Another reason why no evidence in favor of altered correlates of confidence was found in the present study might be that the ERPs we measured are sensitive to the type of task, i.e. motion discrimination versus response-conflict tasks as commonly employed in the literature13. Indeed, previous studies on ERN used speeded response-conflict tasks during which participants had to suppress a prepotent response. Here, we were interested in studying errors that arise from the slow accumulation of incorrect noisy sensory information, which are not detected as errors, by giving participants enough time to respond (6 s). It might be that the ERN-blunting is specific to fast errors committed in response-conflict tasks, which are known to involve specific mechanisms both in the memory48 and perceptual domains24,25. The difference between fast versus slow errors may be considered as involving “slips” versus “mistakes”, a terminology proposed by Reason23. A speeded context increases the proportion of so-called “slips” - a category of errors corresponding to “incorrect executions of appropriate motor programs”22 - as opposed to “mistakes”, reflecting inaccurate intentions due to erroneous knowledge. Slips are therefore obvious errors due to participants executing the wrong motor command (pressing A and soon realizing they meant to press B). However, in a non-speeded context, errors are more likely to result from “mistakes” rather than “slips”. In sum, the ERN-blunting in speeded experiments might reflect a specific impairment regarding the monitoring of fast errors or slips, whereas the absence of ERN-blunting in the present non-speeded task might be evidence for a preserved monitoring of genuine mistakes reflected by “slow errors”. Finally, the only notable behavioral difference between the two groups was that confidence was less predicted by response times among patients with SSD (see Fig. 1D). Now extending this aspect to EEG, we found that voltage amplitudes were distinctively modulated by movement onset times among patients, within two spatio-temporal clusters (Fig. 4). At first sight, it appears striking that patients with SSD have comparable average response times, confidence levels, metacognitive abilities, and yet lower correlations between confidence ratings and response times compared to healthy controls. Zheng and colleagues49 have also observed a lower correlation between confidence and response times among patients with SSD in a metamemory task, and their results suggest that this pattern is partly explained by a stronger reliance on previous confidence ratings (called confidence history) for the estimation of confidence in the current trial compared to healthy controls. However, when conducting the same analysis on our data, we could not find a stronger correlation between confidence and confidence history among patients compared to healthy controls, indicating that the result obtained by Zheng and colleagues did not extend to our perceptual task (Supplementary Fig. S1). Although speculative at this stage, one possibility would be that patients rely more on internal evidence than on additional cues such as response times (e.g. ref. 50) or sensorimotor cues51,52 to rate their confidence.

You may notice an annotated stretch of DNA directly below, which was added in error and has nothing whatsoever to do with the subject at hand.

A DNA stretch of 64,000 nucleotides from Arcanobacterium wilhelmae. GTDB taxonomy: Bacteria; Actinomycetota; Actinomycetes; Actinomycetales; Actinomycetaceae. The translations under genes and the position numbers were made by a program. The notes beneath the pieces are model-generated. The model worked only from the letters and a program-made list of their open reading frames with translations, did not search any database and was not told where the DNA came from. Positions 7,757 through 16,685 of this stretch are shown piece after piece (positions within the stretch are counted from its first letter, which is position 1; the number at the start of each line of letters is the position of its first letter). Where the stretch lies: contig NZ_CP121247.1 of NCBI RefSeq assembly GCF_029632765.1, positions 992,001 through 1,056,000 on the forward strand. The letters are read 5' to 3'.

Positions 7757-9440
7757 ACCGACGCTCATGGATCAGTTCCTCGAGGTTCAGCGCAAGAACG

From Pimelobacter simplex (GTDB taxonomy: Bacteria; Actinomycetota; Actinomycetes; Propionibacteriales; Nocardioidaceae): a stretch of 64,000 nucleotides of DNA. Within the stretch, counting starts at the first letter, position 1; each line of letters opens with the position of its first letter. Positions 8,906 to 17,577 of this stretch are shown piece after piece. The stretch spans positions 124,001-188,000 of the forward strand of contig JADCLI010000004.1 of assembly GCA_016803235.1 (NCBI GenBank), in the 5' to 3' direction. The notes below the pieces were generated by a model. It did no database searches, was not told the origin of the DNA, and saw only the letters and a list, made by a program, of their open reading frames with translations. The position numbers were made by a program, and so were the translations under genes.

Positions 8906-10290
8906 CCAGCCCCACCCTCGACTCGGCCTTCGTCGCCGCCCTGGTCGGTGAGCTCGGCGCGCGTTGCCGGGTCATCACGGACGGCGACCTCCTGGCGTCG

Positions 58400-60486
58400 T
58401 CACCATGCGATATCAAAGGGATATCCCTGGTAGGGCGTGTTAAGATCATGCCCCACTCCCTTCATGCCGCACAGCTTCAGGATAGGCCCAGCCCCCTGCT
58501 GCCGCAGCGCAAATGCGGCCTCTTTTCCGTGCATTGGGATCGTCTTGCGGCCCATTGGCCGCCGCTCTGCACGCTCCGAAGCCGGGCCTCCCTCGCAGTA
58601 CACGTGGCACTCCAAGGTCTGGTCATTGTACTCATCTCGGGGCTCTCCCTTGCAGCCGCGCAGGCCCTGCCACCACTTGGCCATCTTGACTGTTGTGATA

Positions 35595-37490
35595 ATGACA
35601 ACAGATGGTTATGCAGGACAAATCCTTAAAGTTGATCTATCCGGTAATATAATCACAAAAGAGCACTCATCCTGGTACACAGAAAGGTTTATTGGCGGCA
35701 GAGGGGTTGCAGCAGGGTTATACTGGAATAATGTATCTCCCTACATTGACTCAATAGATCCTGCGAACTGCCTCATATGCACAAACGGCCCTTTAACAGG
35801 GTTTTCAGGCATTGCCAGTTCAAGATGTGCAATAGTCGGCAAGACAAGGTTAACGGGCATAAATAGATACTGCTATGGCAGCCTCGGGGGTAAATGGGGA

Of note, our sample of patients with SSD was more depressed than healthy control participants. Interestingly, depression is known to enhance the amplitude of the ERN (for a review, see ref. 53), and one might think that it could have compensated for the ERN blunting. Since depression is a very frequent comorbidity in schizophrenia (~50%, for a review see ref. 54), this confound is most likely present in every ERN study including individuals with SSD, even though it is usually not discussed. Thus, depression is not sufficient to explain the absence of ERN blunting in our sample. However, depression may be sufficient to explain higher levels of self-reflectiveness (cognitive insight) among patients. Indeed, the link between depression and increased insight is now well established55 and constitutes the “insight paradox”5, namely that improved insight degrades patients’ quality of life. Yet, the relationship between cognitive insight and behavioral measures of metacognition is still unclear56. Future research experiments should assess the degree of correlation between insight and behavioral metacognition.

To sum up, we propose two alternative interpretations to explain why we found no evidence for altered neural correlates of performance monitoring among individuals with SSD: 1) Such alterations are confounded with altered task-performance in patients with SSD and are not observed anymore when task-performance is experimentally matched between individuals of each group; 2) Such alterations are specific to “fast errors” committed in response-conflict tasks, which would suggest a specific impairment to detect fast errors or suppress prepotent responses among individuals with SSD (Morey and Rouder57 and Addington et al.58).

## Conclusion

In our sample of individuals with SSD showing no metacognitive deficit at the behavioral level, we found evidence for an absence of deficits in performance-monitoring at the electrophysiological level. Larger scale studies assessing distinct types of errors while finely controlling for task performance are needed to better understand performance monitoring in SSD.